The Crusades

The Sixth Crusade


Seven years after the failure of the fifth crusade, Holy Roman Emperor Frederick II began what is known as the sixth crusade, following his excommunication by Pope Gregory IX for his repeated failure to embark on a crusade. In 1225 Frederick had married Yolande, or Isabella, of Jerusalem, the daughter of the nominal King of Jerusalem, John of Brienne, giving him a claim to the broken up Kingdom of Jerusalem.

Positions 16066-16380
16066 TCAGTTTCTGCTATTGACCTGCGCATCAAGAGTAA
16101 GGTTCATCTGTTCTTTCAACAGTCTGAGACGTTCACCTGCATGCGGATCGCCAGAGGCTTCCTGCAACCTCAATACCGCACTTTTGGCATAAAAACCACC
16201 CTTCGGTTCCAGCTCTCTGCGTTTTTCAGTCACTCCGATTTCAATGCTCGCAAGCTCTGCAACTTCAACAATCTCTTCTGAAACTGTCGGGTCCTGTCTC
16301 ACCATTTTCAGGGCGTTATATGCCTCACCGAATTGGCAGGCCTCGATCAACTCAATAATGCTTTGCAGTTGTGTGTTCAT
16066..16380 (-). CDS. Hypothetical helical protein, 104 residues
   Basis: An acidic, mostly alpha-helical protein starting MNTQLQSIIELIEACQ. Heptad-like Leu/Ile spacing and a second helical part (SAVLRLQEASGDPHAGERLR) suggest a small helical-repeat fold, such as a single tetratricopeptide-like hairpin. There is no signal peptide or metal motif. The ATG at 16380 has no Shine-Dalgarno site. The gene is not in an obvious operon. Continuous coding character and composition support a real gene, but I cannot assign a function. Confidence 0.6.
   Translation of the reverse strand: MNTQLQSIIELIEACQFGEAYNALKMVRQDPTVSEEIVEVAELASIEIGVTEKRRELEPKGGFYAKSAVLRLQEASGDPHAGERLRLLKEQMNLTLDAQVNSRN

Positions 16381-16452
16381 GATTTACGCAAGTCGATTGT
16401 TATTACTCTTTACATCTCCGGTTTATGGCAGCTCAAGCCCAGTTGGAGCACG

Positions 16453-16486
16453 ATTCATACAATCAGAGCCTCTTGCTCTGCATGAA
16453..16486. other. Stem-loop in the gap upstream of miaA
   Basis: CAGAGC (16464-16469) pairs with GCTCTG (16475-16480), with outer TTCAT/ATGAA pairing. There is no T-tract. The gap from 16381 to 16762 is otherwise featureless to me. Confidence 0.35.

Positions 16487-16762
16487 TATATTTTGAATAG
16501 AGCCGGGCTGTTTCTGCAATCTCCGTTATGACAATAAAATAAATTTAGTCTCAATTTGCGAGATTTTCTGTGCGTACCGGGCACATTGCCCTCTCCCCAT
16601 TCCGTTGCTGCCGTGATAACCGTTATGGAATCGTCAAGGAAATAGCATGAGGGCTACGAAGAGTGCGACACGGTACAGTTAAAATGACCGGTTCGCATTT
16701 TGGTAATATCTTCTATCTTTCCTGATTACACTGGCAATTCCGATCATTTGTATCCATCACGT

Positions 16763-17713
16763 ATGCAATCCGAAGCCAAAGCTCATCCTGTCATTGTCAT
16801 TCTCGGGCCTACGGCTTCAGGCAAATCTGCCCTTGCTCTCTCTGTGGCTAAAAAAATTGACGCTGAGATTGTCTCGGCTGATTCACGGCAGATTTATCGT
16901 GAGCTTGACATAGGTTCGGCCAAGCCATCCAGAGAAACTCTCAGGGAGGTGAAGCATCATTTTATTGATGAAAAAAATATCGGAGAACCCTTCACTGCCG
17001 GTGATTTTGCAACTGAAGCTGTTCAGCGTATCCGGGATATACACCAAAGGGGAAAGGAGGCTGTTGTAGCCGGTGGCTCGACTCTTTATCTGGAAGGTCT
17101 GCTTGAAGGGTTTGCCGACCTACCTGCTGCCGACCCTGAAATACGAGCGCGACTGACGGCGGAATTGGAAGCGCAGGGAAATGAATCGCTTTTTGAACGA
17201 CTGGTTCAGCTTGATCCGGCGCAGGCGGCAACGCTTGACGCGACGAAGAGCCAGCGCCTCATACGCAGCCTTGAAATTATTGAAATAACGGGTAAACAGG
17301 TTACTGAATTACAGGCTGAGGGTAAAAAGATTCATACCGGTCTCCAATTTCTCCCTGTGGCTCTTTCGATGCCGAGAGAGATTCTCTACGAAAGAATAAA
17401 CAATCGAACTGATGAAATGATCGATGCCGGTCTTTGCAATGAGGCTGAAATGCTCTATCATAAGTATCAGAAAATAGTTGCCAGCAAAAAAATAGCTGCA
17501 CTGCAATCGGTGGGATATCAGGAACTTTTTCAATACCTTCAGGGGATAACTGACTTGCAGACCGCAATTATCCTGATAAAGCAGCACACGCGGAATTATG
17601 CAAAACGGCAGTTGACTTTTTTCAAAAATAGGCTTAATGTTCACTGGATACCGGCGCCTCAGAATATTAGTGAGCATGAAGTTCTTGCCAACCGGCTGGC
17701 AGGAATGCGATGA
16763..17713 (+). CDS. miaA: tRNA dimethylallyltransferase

Following his excommunication, Frederick sailed to Cyprus on his way to Acre, then capital of the Kingdom of Jerusalem. After a breakdown of talks with the Ibelin faction in Cyprus, and split support among the crusaders, including the Templars and Hospitallers, Frederick sought discussions with the Sultan of Egypt to seal the peaceful surrender of Jerusalem. Fearing Frederick’s strong force along the coast, the Sultan ceded Jerusalem and various coastal areas to the Franks, but on condition, the Dome of the Rock remained with the Moslems. Frederick also gained control of Nazareth, Jaffa, Sidon and Bethlehem.